Alavita in Downtown Boise offers sublime harmony

Special to the StatesmanFebruary 15, 2013 

A restaurant's ambience can set the stage for the meal to follow, but rarely is the decor such a declaration of independence from expectations as it is in Alavita.

Though themed "locally inspired Italian" cuisine, the new venture from Fork owner Cameron Lumsden is far from the Americanized version with which most of us are so familiar.

The efficient, compact dining space announces the difference - itself a clash of ideas. There are no droopy vines, no poster art, no Chianti-bottle candle dripping with wax, no Sinatra. Over the horseshoe bar in the center of the room are six drum lights, glowing like nuclear hot rollers. One wall is exposed warehouse brick, with chandeliers dangling in front of murky antique mirrors.

Elsewhere, the walls are dark wallpaper with flocked velvet feathers; lighting is midcentury; and overhead is a suspended landslide of lodgepole pines shellacked silver. In the back is the open kitchen, where white tile meets new stainless steel and a vintage, fire-engine-red mechanical slicer.

On each table, instead of bread served with olive oil, a glass is filled with wandlike breadsticks.

On the menu, nothing is deep-fried, and the first courses are striking, with a few touches I had not seen before. My wife and I enjoyed the grilled broccolini ($8), spooned with balsamic and topped with a unique item: an egg that is poached, shocked in cold water, dredged in bread crumbs, and pan-seared - and whose yolk still opened up to yield a silky sauce. Most outstanding was the burrata ($10), a deceptive ball of cheese, with a shell of familiar fresh mozzarella but a creamy, ricotta-like core. This arrives dusted with sea salt and served with a dab of dried apricot mustard and toasted baguette. Every bite gets better than the last.

Though less thrilling than the other appetizers, the gouda fondue ($9) with buttons of housemade pretzel was pretty great, too.

The spinach salad ($9) with duck and a sliced egg was a revelation - duck breast is braised in balsamic and shredded, simply set atop the spinach, so the jus of the meat creates the salad's dressing. In this, technique is everything - the duck could be too dry, the vinegar too sweet or acidic. Of any menu item, this most achieved the restaurant's ambition of "getting out of the way of the ingredients."

Entrees are promising, but with some room for refinement. Though we appreciated the lightness of the shrimp with angel hair ($16) and liked the flavor of the made-fresh-from-regionally-milled-wheat pasta, it seemed a little safe amidst the other ambitious calamity - a weeknight dish at home. The sweet potato puree under the halibut ($18) was gorgeous, but the fish itself was cooked to leaden density and the thick crust of salty pesto was overwhelming. The halibut needed a squeeze of lemon, nearly impossible to wring from the artistically fanned slices provided. All of this, though, can be fixed.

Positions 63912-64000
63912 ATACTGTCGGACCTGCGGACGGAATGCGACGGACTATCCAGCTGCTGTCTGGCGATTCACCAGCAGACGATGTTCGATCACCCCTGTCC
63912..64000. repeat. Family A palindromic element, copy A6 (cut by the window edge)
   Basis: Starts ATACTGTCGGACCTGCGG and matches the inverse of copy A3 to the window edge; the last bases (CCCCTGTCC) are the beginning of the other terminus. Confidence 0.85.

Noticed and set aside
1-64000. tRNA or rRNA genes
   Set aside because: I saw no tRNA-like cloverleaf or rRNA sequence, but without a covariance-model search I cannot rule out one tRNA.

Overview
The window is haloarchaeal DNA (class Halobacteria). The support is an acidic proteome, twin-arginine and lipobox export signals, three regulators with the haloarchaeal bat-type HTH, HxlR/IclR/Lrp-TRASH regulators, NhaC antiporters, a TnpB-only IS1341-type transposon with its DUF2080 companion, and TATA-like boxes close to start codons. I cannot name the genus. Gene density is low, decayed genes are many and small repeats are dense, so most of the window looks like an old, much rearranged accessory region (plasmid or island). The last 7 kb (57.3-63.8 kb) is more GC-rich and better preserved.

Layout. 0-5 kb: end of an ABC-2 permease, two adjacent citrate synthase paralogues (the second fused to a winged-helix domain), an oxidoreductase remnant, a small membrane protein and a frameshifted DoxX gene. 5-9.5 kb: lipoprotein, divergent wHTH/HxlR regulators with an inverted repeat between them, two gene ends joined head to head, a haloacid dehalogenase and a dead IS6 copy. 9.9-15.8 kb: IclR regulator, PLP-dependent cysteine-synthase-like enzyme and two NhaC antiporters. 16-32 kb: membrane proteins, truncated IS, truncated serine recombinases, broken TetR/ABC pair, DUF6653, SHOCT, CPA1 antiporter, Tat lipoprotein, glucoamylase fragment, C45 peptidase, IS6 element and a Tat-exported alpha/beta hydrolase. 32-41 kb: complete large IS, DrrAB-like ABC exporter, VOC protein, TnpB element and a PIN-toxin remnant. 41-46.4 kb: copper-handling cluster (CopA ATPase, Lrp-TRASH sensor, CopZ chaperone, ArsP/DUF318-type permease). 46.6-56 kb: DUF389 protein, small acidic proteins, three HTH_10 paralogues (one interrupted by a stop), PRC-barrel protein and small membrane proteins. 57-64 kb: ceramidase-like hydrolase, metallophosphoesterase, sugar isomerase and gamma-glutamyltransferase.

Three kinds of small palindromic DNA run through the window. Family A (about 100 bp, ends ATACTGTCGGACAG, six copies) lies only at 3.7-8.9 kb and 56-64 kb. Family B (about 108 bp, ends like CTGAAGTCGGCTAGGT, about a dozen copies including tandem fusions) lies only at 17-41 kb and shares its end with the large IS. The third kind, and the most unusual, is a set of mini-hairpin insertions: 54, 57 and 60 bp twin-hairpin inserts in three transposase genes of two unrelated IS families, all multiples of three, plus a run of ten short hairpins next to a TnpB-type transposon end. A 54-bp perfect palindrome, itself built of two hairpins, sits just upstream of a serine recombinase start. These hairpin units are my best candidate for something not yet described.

The only dish misguided from the start is the saltimbocca ($18) - a classic combination of chicken (or often veal), crispy prosciutto and sage leaves. Here the prosciutto is rolled inside the chicken - any textural relief is lost, and the flavor is buried. The sage is, for some reason, sieved out of the brown butter sauce, which could have also provided contrast to the creamy polenta.

One entree that absolutely threads the needle - and one that I will go back to have, more than once - is the garganelli ($16): hand-rolled flutes of pasta with Northwest short ribs braised in red wine, with shards of pecorino cheese.

While the tiramisu's flavors hadn't quite come together, the other dessert we tried, the budino ($7), was flawless. This is a vanilla custard with a pitch-perfect salted caramel sauce, with a piece of chocolate pretzel.

Service is just right, well-coached on the nuances of how a meal should proceed, deftly moving away plates and preparing the table for the next course - especially laudable in the row of snug two-seater booths along the brick wall, where economy of movement is essential.

The staff is sharp with menu knowledge, much appreciated as the restaurant is still spanking new.

There is little doubt that Alavita is professional and has already achieved something special, having opened the door on the right note. In this business, you can never say success is assured, but Lumsden has every right to be confident enough to sign a long lease - which he has done.

As slick as it is, one thing I hope to see grow here is a little more heart. There is an elusive but real difference between doing it because you must and doing it because you can. As is, Alavita is already worthy of attention.

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